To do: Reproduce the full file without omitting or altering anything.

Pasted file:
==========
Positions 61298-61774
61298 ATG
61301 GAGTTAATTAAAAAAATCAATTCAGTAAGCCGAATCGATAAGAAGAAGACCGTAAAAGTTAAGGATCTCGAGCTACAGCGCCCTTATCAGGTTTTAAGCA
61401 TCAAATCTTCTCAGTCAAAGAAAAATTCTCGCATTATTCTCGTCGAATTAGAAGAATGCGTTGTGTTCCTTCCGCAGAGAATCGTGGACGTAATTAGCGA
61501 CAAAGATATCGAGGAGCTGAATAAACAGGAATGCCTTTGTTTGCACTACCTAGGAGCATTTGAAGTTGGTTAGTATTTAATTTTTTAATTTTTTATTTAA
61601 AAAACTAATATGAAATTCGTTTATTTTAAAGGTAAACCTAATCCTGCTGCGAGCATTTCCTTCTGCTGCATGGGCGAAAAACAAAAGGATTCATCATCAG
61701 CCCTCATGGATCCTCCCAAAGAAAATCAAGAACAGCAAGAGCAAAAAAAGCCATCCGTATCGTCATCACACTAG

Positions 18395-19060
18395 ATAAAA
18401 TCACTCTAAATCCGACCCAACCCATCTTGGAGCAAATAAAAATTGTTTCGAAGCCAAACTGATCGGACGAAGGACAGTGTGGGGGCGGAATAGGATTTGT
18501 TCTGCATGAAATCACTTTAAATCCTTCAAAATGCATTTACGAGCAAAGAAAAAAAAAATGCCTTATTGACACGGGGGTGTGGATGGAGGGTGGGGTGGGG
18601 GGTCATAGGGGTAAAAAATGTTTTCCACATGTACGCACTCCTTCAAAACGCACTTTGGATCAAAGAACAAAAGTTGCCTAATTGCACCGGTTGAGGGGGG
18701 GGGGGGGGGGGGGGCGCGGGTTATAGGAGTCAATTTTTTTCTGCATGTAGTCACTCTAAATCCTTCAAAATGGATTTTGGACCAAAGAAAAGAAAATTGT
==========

Positions 61298-61774
61298 ATG
61301 GAGTTAATTAAAAAAATCAATTCAGTAAGCCGAATCGATAAGAAGAAGACCGTAAAAGTTAAGGATCTCGAGCTACAGCGCCCTTATCAGGTTTTAAGCA
61401 TCAAATCTTCTCAGTCAAAGAAAAATTCTCGCATTATTCTCGTCGAATTAGAAGAATGCGTTGTGTTCCTTCCGCAGAGAATCGTGGACGTAATTAGCGA
61501 CAAAGATATCGAGGAGCTGAATAAACAGGAATGCCTTTGTTTGCACTACCTAGGAGCATTTGAAGTTGGTTAGTATTTAATTTTTTAATTTTTTATTTAA
61601 AAAACTAATATGAAATTCGTTTATTTTAAAGGTAAACCTAATCCTGCTGCGAGCATTTCCTTCTGCTGCATGGGCGAAAAACAAAAGGATTCATCATCAG
61701 CCCTCATGGATCCTCCCAAAGAAAATCAAGAACAGCAAGAGCAAAAAAAGCCATCCGTATCGTCATCACACTAG

Positions 18395-19060
18395 ATAAAA
18401 TCACTCTAAATCCGACCCAACCCATCTTGGAGCAAATAAAAATTGTTTCGAAGCCAAACTGATCGGACGAAGGACAGTGTGGGGGCGGAATAGGATTTGT
18501 TCTGCATGAAATCACTTTAAATCCTTCAAAATGCATTTACGAGCAAAGAAAAAAAAAATGCCTTATTGACACGGGGGTGTGGATGGAGGGTGGGGTGGGG
18601 GGTCATAGGGGTAAAAAATGTTTTCCACATGTACGCACTCCTTCAAAACGCACTTTGGATCAAAGAACAAAAGTTGCCTAATTGCACCGGTTGAGGGGGG
18701 GGGGGGGGGGGGGGCGCGGGTTATAGGAGTCAATTTTTTTCTGCATGTAGTCACTCTAAATCCTTCAAAATGGATTTTGGACCAAAGAAAAGAAAATTGT